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I am using this example as a guide to build a checkbox button set; however, it is not firing for me. Within a class I have a function that consists of the button:

check = CheckButtons(rax,('Button 1', 'Button 2', 'Button 3'), (True,False,False))

then I have this function within a class... where it looks like:

def clickButtons(self,label):

and in another method in the same class I am attempting to call it with the following...


From this website:

matplotlib button page states:

on_clicked(func) When the button is clicked, call func with button label

A connection id is returned which can be used to disconnect

However, my current error says that:

TypeError: clickButtons() takes exactly 2 arguments (1 given)

Can someone please explain to me what is going on... how I'm I suppose to know which Button is being pressed? Thanks in advance.

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can you paste in a (minimal) bit of the context for this code? – tcaswell Jan 14 '13 at 17:56

1 Answer 1

up vote 1 down vote accepted

The function check.on_clicked is used to register a call back for when the check box is clicked. You need to pass it, as an argument, a function object which takes one argument label. The syntax you want to use is:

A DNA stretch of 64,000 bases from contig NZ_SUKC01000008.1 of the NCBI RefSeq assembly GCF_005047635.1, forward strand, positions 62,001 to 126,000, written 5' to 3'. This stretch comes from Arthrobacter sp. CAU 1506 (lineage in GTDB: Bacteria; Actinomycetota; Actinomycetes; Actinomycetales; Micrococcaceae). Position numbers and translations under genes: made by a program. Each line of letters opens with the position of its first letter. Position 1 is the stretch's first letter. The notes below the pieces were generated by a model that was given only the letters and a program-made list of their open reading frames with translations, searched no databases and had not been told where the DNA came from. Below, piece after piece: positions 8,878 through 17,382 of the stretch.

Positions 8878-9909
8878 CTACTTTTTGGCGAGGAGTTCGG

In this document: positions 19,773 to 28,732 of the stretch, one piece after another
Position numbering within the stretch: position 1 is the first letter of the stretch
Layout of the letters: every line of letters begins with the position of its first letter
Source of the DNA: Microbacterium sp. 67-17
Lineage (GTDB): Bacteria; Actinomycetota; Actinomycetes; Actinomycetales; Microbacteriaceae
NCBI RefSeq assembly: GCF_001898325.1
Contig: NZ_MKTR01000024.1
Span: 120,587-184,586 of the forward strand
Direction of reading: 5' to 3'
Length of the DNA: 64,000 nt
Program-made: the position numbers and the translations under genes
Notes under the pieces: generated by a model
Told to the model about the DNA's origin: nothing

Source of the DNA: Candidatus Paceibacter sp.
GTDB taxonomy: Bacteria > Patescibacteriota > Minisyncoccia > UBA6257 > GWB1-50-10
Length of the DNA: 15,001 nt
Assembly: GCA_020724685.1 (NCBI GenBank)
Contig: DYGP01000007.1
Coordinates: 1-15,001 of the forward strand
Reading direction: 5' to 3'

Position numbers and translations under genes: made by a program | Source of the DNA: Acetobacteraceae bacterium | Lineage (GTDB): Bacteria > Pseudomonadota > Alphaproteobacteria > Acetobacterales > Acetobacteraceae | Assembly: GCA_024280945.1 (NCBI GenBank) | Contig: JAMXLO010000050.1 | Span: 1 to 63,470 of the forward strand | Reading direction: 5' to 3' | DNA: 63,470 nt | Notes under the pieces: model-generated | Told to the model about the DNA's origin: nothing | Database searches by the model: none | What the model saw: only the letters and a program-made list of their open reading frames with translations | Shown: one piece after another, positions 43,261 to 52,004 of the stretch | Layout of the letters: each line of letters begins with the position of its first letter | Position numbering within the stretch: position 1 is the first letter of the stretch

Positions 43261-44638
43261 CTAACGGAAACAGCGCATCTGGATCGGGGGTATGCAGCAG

There are two important things to understand here. First, in Python everything is an object. Functions are just objects that happen to have an attribute __call__. The second, is that when you bind a member function to an instance of a class, the instance object is the implicit first argument, thus my_obj.clickButtons is an object which as a function which takes one argument.

When you call check.on_clicked(self.clickButtons()) you are saying 'call the function on_clicked on the object check using the results of the call self.clickButtons() as the argument'. The call to clickButtons throws the error you see because it requires 2 arguments (the implicit self and label) and you are calling it with only one argument (the implicit self).

If you have a class A, with function f(self,b), and in instance a of A, the following two are equivalent

a.f(1)      # call member function f on a
A.f(a,1)    # call member function f on a
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thank you for your input, but when I do this, it gives me the error saying... NameError: name 'self' is not defined – freedom Jan 14 '13 at 17:41
@freedom see edit. You would use self if you are calling the function from with in an instance method of your class. If you have an instance of your class (called my_obj) then you would use what I changed it to. – tcaswell Jan 14 '13 at 17:55
excellent! thank you so much, you're a life-saver! – freedom Jan 14 '13 at 18:01

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